News - December 14, 2003

Lego League competitors
score championships

Sunday News Correspondent

NASHUA — Junior engineers from around New Hampshire landed on Nashua High’s north campus yesterday for the First Lego League statewide championships.

The event offered about 450 children, ages 9-14, a mission: Design a robot out of Lego blocks and, combining teamwork and research, maneuver it through a complex obstacle course on a simulated Red Planet.

Organizers, however, suggest a second mission: getting kids excited about science.

“They’re not sinking baskets,” said Scott Evans, league engineer. “We give them a fun environment to learn about something that’s tough to get kids excited about.”

Yesterday’s championship, one of 42 nationwide this month, combined “the energy of a Super Bowl with the contents of a science fair,” he said.

Forty-eight teams, flanked by as many as 1,000 friends, relatives and coaches, gathered at the high school as early as 7:30 a.m. None of the competitors left without a medal.

“What’s important is that each kid goes home feeling like a winner,” said Amy Bucklin, spokeswoman for the event.

Mindstorms Mayhem, a Milford-based team of homeschoolers, took home the coveted Director’s Award, given to the most well-rounded squad.

“I think the lord has gifted us,” said Mayhem member Ben Streeter, 15, of Bedford, explaining his team’s victory.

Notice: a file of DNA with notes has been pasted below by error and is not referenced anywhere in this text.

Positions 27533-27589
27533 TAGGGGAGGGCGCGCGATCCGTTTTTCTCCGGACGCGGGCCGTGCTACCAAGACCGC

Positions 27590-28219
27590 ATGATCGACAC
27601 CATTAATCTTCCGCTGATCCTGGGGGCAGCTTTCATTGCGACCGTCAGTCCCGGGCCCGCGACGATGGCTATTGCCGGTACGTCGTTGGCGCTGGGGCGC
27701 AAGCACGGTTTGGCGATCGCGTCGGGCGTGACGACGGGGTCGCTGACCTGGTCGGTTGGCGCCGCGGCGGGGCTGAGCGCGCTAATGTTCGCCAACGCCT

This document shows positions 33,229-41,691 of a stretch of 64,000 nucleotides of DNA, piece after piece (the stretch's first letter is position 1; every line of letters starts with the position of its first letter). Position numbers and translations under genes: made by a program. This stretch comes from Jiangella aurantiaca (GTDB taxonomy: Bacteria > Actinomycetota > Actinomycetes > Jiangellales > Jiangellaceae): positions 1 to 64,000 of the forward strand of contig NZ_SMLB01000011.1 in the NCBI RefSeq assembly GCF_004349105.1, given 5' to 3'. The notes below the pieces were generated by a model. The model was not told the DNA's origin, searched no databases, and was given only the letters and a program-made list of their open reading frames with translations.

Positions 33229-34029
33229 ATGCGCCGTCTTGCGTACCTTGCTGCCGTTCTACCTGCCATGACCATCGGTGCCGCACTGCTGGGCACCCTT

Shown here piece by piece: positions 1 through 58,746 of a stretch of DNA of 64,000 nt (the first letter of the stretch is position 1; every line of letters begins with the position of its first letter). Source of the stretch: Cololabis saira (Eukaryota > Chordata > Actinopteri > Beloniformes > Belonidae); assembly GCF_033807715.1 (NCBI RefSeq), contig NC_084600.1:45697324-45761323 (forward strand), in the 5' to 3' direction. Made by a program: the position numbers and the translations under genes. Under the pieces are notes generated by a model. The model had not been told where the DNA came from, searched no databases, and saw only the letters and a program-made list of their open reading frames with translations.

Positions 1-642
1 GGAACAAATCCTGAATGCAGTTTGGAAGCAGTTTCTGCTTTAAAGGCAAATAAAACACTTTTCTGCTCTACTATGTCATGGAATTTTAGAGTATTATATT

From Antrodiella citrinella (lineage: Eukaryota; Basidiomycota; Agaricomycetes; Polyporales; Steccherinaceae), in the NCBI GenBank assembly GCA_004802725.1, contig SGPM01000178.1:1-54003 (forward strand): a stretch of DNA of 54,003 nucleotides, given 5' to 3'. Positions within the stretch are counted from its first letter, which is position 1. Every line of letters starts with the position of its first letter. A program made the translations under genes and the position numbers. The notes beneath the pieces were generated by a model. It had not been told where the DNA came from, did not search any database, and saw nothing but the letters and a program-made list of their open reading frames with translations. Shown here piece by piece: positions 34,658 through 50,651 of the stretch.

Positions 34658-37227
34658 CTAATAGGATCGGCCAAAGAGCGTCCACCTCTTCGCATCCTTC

Scores were based on four criteria: research, design, teamwork and robot performance.

Under dimmed lights, parents and competitors cheered as two teams, Spoink and Robosquad, battled for first place in the performance category.

Even after being knocked out of the contest, competitors danced on the sidelines and cheered on their former opponents.

Of course, the kids come to win, said Randy Bohannan, coach of the Flying Geeks, based in Nashua. “It’s sports for geeks,” he said.

Joyce Askenaizer, whose twin daughters competed for the Space Cows from Hollis, said her girls take the competition seriously. They’re into engineering, not Barbie, she said.

“They played with their brother’s Legos more than he did,” she said.

Linda Lavoie, the tournament’s director, said the league is getting more competitive, Lavoie said. The only qualification a team needed to reach last year’s championship was to have its name pulled out of a hat, she said.

This year, more than 100 teams squared off in tournaments across the state.

The transition was not as smooth as they had hoped. Last weekend’s storm forced the league to cancel four of those contests.

To make up for the lost matches, teams gathered in Manchester Thursday night for a quick-hit showdown.

Organizers and sponsors are hoping the tournament inspires kids to admire scientists as much as athletes, Evans said. Sponsors like BAE Systems, which is active in aerospace technology, are interested in the competition’s real-world applications, he said.

“They know they’re cultivating their future workforce,” he said.

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